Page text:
Our first public appearance was in the driveway of the Bell one evening about a week before our first proper appearance, our first day of dance. This was on the 2nd of June 1981, starting in Ducklington. For the day we decorated our hats with Lilac and Laburnum. There is reference to the maypole being decorated with these flowers. In the absence of any other references to colours, we took these two colours as what we would use for ribbons. Originally we had baldricks made in yellow and purple, but the ribbons were different shades, and it was decided that we would forget about baldricks. Except for Keith, who decided that this tasteless clash was just what the squire needed as a badge of office. He continued to wear them until he retired as squire. No one continued that short-lived tradition, although these days the Squire seems to think that loud shirts are the thing.

At the same time as we started, a women's side, Queen Emma's were formed, and during the first year we danced out together a lot, providing a fair amount of mutual support. Also it was convenient as there were several husband and wife pairings across the two teams. Our first winter ale was held in late November, and, regrettably, a certain amount of old fashioned thinking surfaced during the planning, when it was decided to make it a male sides only event. This led to a statement of intended boycott by one other member and myself, and in the end I did not attend. The following year common sense prevailed and we invited Emma's.

Members came and went as the years went by. The first notable departure was Mark Pollard, who was succeeded as foreman by Andy Cheyne. Keith Dandridge retired as squire, to be replaced by Ron Clements. Keith left about a year after that. John Hicks served as Bagman for some years, as did Steve Fraser, and Neil Sleight. I was squire for a few years, and Pete West is now the squire for the second time in the side's history. Roger Barnes was also squire for a while, and now does sterling service as a musician. Michelle Soinne was our main musician for a while, when she retired her place was taken by Chris Howe, with Alexander Marshall joining from Queen Emma's.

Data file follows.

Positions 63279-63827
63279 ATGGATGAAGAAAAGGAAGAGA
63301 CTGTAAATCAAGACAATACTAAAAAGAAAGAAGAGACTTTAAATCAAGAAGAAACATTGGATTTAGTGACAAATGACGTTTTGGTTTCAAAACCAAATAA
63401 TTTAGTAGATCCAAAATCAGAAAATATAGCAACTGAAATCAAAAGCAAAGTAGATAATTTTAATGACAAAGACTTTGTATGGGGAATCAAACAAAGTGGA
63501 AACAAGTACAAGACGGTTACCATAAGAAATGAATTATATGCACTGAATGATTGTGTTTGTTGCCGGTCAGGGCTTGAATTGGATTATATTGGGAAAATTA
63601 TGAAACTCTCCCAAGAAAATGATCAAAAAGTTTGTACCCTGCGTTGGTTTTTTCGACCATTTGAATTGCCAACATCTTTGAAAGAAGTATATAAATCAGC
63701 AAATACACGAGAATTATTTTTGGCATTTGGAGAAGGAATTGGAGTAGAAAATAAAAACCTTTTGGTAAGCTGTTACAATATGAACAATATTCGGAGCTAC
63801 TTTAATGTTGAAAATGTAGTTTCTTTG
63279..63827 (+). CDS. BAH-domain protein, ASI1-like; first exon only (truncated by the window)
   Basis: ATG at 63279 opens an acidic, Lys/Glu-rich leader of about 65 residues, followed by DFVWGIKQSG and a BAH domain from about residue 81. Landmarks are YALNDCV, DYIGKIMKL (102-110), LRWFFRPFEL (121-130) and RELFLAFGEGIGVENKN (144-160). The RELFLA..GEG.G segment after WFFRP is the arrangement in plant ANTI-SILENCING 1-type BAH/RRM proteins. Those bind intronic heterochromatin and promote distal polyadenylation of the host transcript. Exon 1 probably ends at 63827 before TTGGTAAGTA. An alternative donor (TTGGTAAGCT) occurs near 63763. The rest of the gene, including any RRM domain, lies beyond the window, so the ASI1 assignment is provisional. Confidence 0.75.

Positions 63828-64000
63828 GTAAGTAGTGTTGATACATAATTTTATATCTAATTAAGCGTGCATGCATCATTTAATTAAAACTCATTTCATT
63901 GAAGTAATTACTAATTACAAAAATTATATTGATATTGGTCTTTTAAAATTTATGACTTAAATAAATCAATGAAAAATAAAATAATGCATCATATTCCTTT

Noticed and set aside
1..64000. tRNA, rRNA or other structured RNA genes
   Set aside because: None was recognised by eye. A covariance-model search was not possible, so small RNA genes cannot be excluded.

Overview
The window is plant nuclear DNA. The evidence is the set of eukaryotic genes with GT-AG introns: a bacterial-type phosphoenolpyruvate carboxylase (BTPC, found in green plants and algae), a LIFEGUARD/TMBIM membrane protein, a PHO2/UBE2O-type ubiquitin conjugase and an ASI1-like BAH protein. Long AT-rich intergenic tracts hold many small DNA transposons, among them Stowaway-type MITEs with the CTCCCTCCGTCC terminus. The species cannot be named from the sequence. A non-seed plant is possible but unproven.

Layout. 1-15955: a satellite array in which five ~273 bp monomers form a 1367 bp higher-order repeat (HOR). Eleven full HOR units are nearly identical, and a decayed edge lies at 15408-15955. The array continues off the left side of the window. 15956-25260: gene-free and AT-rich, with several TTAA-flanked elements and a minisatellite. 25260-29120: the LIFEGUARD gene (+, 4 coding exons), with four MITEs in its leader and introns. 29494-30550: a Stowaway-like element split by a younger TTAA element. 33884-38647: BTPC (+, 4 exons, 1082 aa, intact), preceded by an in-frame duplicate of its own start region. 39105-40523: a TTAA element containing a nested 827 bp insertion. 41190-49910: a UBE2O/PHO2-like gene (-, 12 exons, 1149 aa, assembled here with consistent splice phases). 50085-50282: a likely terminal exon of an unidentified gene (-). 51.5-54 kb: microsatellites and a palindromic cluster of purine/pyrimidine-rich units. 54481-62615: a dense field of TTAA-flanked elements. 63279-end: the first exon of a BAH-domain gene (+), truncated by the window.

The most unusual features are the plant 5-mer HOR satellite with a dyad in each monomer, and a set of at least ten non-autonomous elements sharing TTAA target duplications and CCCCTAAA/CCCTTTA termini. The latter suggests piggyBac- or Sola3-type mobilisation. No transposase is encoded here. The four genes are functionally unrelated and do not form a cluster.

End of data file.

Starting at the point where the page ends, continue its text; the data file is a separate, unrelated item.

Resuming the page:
Our number dropped slowly over the years, until in the Autumn of 2000 it was passed at the AGM after much deliberation, that we would become a mixed side. The alternative seemed to be to fold the side gracefully before it became impossible to carry on. We had witnessed Stony Stratford, one of the great sides who started about the same time as us, perform their last dance in public, at our day of dance a few summers previously. A very sad moment. The same fate seemed to be awaiting us. It is therefore very pleasing to be able to say that the side has been rejuvenated as a consequence, and we have several women in the side. We now also have some new men and the prospects for the future of the side look good.

This is a brief history of the revival side based largely on my memory with some additional information from Badger. I apologise for errors and omissions and invite anyone who can supply additional information, whether a former dancer or not, either of a general nature, or specific dates, or names of dancers with dates, or anecdotes or memories of the side to mail me at:

chris AT greenfiddle DOT co DOT uk*

I hope to greatly expand this history to do justice to all that have contributed to the side over the years.